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Tendulkar still hungry for runs

Sachin Tendulkar's stunning century against Australia made good on his insistence to still be hungry for more runs as the India batsman notched his 49th Test century in Bangalore.

Opening batsman Murali Vijay scored his maiden Test century in a 308-run partnership with India's number four batsman. Tendulkar finished day three unbeaten on 191.

The 37-year-old legend has been in peak form in 2010, racking up six centuries in only nine Tests as well as scoring 98 runs in India’s thrilling one-wicket win over Australia in Mohali.

The leading all-time Test run scorer is also on the cusp of becoming the first man to make 50 Test match centuries, with 49 to his name in a 171 match career.

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Always room for more runs

Speaking at the ICC Awards ceremony in Bengaluru last week, Tendulkar - who won the ICC Cricketer of the Year accolade - stated his desire to keep piling on the runs after his record breaking year.

The Little Master said: "Batsmen are never full, there is always room to fill up your bag with more runs.

"It’s been a fabulous year, I’ve thoroughly enjoyed every moment.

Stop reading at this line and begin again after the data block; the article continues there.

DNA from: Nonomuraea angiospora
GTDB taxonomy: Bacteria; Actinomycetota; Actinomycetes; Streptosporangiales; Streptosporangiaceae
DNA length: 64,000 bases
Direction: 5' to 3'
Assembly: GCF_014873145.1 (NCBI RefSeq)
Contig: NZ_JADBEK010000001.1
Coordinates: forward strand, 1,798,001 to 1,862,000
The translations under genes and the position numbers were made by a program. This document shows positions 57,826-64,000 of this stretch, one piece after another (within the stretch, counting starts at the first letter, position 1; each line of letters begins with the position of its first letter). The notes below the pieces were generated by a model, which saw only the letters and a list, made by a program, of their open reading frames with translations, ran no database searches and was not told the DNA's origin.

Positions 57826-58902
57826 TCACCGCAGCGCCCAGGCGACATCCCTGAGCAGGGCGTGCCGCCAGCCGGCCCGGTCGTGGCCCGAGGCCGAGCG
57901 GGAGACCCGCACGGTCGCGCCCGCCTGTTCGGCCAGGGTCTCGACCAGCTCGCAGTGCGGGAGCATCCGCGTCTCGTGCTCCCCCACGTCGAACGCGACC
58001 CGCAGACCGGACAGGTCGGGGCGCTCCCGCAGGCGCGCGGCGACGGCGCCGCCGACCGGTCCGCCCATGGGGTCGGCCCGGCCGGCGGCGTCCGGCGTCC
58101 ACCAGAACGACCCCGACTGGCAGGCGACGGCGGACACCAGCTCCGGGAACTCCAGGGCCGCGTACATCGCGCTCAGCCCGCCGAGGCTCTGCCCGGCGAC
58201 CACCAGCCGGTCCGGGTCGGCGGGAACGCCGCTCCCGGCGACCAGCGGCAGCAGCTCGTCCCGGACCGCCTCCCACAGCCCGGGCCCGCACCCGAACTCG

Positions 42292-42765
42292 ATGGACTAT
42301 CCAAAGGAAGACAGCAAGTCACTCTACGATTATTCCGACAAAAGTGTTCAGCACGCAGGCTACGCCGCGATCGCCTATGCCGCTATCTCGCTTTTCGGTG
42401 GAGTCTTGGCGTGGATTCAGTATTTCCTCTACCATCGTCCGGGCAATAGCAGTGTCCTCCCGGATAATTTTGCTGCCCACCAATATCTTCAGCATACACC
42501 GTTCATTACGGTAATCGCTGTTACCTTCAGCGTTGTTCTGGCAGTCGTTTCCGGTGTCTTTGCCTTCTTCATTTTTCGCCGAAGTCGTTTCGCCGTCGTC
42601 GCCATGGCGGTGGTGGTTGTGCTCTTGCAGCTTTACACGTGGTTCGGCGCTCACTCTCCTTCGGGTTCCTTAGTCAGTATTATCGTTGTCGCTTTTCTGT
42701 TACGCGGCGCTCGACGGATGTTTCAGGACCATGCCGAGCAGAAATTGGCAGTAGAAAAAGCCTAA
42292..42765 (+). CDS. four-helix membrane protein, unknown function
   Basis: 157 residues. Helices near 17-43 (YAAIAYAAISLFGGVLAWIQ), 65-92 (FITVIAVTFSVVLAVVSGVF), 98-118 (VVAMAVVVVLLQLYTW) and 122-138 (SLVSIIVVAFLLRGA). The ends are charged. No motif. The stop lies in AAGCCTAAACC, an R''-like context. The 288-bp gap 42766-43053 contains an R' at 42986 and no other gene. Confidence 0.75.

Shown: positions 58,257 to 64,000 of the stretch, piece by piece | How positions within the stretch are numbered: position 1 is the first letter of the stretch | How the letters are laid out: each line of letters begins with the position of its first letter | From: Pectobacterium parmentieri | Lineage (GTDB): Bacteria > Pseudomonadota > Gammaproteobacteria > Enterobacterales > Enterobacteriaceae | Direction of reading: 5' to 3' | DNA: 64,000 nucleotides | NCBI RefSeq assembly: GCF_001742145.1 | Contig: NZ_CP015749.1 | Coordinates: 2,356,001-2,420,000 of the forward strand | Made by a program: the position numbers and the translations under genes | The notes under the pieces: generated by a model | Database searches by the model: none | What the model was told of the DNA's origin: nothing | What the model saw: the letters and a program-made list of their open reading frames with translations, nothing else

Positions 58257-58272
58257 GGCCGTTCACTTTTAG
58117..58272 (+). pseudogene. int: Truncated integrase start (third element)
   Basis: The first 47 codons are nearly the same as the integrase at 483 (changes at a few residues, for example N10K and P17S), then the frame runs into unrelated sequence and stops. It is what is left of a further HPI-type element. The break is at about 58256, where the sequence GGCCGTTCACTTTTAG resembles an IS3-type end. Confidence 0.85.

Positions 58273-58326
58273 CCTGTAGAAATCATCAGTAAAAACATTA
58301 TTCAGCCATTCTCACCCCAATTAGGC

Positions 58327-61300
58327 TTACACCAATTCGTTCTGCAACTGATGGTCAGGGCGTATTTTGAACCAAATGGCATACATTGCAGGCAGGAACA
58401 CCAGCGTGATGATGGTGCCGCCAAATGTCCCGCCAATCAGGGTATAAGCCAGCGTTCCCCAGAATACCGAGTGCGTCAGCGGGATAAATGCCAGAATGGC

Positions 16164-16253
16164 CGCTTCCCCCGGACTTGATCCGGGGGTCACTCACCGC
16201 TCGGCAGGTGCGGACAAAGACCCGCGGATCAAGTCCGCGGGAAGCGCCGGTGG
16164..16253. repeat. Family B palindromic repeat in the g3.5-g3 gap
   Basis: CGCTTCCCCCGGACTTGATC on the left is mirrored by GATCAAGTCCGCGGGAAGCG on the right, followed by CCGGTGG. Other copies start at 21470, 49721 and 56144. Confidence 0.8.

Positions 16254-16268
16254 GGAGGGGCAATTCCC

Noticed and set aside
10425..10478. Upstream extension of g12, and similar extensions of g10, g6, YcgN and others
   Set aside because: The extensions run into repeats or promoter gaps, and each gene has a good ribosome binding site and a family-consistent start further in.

"There have been challenges along the way and that is what cricket is about - it teaches you on and off the field about pressure.

"I’d like to say that it’s been a fantastic year for the team as well and hopefully we can continue."

Honours board envy

One landmark he is yet to reach however, is a century at the Home of Cricket.

The famous Lord’s Honours Boards are missing some of the game's most accomplished figures, including Brian Lara, Shane Warne and Ricky Ponting.

Lord’s hosts the first of India’s four npower Test matches with England next summer, as well as the fourth NatWest One Day International.

One last chance?

Tendulkar has a disappointing highest Test score of just 37 at the Home of Cricket from four visits. The Mumbai-born batsman will be 38 should he choose to tour England next summer.

However, the motivation of finally putting right his record at the greatest ground in the world could prove the ideal spur to keep the runs flowing.

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